Technology / Lincolnshire County Council computer network hit by ransomware attack
Lincolnshire County Council computer network hit by ransomware attack
1 February 2016 |
Lincolnshire County Council has refused to pay a ransom after it was hit by cyber criminals demanding money to unlock its data and computer systems.
While the council initially thought the ransomware on its computers was asking for £1 million to decrypt its data, it was actually being asked to pay £350 in Bitcoin.
Chief information officer Judith Hetherington-Smith told the BBC the council would not be giving in to the demand, which the malware said would increase over time if it didn’t pay.
“We are not going to pay,” she said. “We wouldn’t pay a ransom fee.”
Instead, the council closed down its systems on Tuesday and scanned its 70 terabytes of data to make sure it was clean of the ransomware, which is believed to have been delivered via email.
It repeatedly told Twitter followers its services were limited last week due to a “malware attack”, before announcing on Sunday that it expected to be back online on Monday morning.
Following a malware attack, the majority of our systems will be back online by tomorrow morning. No data has been stolen. Thank you
— Lincs County Council (@LincolnshireCC) January 31, 2016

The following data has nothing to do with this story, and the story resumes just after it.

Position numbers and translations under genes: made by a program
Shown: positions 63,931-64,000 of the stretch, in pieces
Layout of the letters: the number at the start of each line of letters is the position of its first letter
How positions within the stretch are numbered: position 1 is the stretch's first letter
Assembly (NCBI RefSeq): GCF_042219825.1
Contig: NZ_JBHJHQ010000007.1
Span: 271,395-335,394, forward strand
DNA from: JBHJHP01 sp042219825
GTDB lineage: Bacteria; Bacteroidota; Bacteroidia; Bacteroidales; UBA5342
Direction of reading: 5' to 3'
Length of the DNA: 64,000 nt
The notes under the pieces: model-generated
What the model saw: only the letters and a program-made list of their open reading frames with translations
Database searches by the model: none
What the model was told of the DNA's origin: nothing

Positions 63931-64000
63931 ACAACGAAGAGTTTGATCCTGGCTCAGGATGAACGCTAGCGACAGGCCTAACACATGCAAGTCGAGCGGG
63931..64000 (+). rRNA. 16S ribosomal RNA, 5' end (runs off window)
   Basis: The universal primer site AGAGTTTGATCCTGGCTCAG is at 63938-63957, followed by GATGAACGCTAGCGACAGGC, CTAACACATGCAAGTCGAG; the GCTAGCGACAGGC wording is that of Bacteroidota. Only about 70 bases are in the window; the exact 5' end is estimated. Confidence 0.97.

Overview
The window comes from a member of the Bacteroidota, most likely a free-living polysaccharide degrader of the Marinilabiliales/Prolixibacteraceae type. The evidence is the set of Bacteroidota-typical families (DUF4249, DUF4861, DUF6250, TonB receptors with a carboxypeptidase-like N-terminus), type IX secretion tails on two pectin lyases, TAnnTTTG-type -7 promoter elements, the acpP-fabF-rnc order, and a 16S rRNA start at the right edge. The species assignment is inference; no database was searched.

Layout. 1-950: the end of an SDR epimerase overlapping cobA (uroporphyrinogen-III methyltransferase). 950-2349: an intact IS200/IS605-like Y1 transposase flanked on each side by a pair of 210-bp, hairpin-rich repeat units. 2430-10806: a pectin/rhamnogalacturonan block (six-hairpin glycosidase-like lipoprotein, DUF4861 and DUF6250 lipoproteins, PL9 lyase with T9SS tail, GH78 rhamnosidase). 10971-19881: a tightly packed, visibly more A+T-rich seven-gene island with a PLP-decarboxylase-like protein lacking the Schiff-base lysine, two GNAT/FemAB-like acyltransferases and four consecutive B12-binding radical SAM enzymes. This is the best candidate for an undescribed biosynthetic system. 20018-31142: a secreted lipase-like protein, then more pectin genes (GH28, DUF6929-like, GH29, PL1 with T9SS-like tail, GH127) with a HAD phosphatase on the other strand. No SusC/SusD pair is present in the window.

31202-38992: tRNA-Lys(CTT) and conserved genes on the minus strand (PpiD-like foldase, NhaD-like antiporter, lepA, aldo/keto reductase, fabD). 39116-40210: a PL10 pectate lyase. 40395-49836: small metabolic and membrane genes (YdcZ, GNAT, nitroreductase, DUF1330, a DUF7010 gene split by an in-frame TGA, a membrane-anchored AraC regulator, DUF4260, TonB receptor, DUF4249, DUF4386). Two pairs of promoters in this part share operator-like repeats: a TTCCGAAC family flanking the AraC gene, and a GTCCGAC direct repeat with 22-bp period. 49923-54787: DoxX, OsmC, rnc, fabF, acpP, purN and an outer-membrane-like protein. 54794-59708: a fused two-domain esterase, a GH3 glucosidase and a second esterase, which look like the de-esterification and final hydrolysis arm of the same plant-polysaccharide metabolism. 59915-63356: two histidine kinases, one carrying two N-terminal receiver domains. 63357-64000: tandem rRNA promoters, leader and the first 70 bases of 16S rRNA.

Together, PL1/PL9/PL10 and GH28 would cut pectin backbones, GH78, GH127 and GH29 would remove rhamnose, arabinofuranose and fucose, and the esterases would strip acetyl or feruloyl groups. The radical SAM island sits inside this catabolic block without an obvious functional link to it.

Hetherington-Smith said the council’s anti-virus software and security defences were up-to-date and it is believed the incident was a zero-day attack.
Lincolnshire County Council tweeted that no data had been stolen.
“Ransomware is becoming an increasing problem,” said David Flower, managing director for the EMEA region at security firm Carbon Black. “But we often do not see the scale of the problem as many organisations simply pay up and stay quiet about it.
“Here, we can see that this was a zero day attack; this strand of malware has never been seen before on any machine.
“Zero days are problematic, as traditional security solutions such as anti-virus rely on blacklisting – they have a set of known threats that they detect.
“If a file doesn’t appear on their list, they let it through – so if the threat has never been seen before then this system falls down.
“As such, phishing emails with ransomware can easily sneak into user inboxes. The user clicks on the attachment, and boom – the bad guys are in.”
According to statistics from Verizon, ransomware accounted for nearly five per cent of crimeware incidents investigated in 2015.
As many as 23 per cent of recipients open phishing messages used to transmit ransomware and other malware and 11 per cent are estimated to click on the attachments.